Edward MacDowell Lake is a Federal Park land and is part of the Merrimack River basin. The park offers hiking, picnicking, fishing, equestrian trails, biking, and boating. Other State Parks in the Monadnock region are Annett Wayside Park, Greenfield State Park, Miller State Park, Monadnock State Park, Pisgah State Park, and Rhododendron State Park. (Parks)
Edward MacDowell Lake is one of the few Federal parks in the state of New Hampshire. Other Federal Parks in New Hampshire are Franklin Falls Dam and Blackwater Dam both of which are in Franklin, New Hampshire. Elm Brook Park in Contoocook. Otter Brook Lake and Surry Mountain Lake both in Keene, New Hampshire. (Parks)
In 1907 the MacDowell Colony settled in Peterborough founded by the wife of Edward MacDowell, Marian before his death in 1908. This artist community was a dream of the composer built on their farm property in Peterborough. Soon the colony became nationally known as the “Peterborough Idea.” The idea drew figures such as Grover Cleveland, Andrew Carnegie, and J. Pierpont Morgan who then created a fund in Edward’s name to make his dream a reality. (About MacDowell)
More than a decade before the MacDowell Dam was built floods devastated the area bringing about the need to create a form of flood control to protect the surrounding area. Construction of the dam began June 1936 following several devastating floods in New England that Spring. An abnormally high snowpack created by uncommonly freezing temperatures was the primary source of the flooding that year. Then on March 9, a front brought heavy rains of up to 5 inches in parts of New Hampshire and Maine for the next five days. Two more storms drenched the region over the next two weeks. Heavy rain and melting snow caused ice jams on the rivers affecting the entire area of the Connecticut River. Between 150 to 200 people killed by the floods. A hurricane soon followed creating more devastation making the Corp of Army Engineers act. (Farrar)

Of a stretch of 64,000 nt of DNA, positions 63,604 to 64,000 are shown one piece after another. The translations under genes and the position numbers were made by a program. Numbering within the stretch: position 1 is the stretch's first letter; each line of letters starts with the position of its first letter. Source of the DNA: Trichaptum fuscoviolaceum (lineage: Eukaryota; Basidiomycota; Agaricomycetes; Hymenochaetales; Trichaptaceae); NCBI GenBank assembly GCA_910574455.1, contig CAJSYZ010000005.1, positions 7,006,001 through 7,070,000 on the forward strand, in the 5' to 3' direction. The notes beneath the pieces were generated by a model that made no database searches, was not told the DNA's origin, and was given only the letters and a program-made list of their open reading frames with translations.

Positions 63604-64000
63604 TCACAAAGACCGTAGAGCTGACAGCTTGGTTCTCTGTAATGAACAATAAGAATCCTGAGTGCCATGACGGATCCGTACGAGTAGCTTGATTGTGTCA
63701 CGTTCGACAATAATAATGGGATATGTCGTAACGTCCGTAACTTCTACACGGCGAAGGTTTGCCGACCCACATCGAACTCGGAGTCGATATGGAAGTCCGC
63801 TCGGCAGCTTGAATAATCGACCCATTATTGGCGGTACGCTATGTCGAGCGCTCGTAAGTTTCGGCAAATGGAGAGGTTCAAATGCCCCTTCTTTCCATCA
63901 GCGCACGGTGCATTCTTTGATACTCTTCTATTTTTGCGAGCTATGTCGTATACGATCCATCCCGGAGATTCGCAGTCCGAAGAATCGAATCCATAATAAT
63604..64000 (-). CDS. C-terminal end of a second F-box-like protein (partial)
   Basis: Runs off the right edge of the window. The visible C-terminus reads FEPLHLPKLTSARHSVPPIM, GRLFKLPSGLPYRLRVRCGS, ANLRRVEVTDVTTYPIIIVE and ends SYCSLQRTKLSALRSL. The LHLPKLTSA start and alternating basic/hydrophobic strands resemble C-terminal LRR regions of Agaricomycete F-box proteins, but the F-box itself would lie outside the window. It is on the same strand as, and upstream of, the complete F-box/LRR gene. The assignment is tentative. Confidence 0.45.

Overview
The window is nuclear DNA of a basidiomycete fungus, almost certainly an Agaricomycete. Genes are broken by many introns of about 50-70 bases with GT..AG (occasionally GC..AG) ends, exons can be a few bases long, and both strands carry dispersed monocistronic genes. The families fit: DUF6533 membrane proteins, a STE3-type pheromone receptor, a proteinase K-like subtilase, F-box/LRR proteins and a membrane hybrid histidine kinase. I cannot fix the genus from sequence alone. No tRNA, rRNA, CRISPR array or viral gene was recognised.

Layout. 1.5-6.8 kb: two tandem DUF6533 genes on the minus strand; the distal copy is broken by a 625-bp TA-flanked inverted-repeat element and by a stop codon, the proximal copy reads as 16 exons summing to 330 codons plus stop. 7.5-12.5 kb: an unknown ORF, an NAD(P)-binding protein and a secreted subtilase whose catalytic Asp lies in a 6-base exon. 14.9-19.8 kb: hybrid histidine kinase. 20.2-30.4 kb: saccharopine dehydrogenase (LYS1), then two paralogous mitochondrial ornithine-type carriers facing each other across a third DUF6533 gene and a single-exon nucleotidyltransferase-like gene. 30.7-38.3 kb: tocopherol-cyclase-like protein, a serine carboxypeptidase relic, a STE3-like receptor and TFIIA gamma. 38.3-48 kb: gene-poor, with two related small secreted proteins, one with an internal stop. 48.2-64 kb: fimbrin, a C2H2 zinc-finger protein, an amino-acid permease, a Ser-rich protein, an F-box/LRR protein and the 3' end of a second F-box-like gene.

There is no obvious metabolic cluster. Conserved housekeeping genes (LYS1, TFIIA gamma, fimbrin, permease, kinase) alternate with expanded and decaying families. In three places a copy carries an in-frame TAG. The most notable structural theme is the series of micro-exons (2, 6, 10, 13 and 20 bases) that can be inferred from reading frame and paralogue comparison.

Originally the lake was named the “West Peterborough Reservoir,” but a name change took place in 1949. The name, Edward MacDowell Lake, honors the late composer who brought about the idea of the Edward MacDowell Colony that formed on his farm in Peterborough, New Hampshire many years earlier. (Farrar)
Incorporated in 1760, Peterborough was charted in 1737 by the Massachusetts legislature. The first settlers arrived in 1739. The first year the census was taken was in 1790 with a population of 861 residents. Today there is a population of about 6,387 people. Which would be about 168.0 people per square of land area. Peterborough has about 38 square miles of land area and 0.4 miles of inland water area. (Security)
Floods brought about by abnormally high snowfall and rainfall that impact the Contoocook River avoided flood damages of about $20.8 million since the construction of the Edward MacDowell Dam protecting the natural environment in the surrounding area along with multiple communities, businesses, and agriculture. (Engineers, 2016)
The Natural Environment of Peterborough’s Edward MacDowell Lake is made up of forests of conifers, oaks, birch, and maples. Farming did take place in the past but is not as abundant in the present time most likely due to the poor fertility nature of the soil that consists mostly of clay, sand, and large rock formations. (Handler, 1985)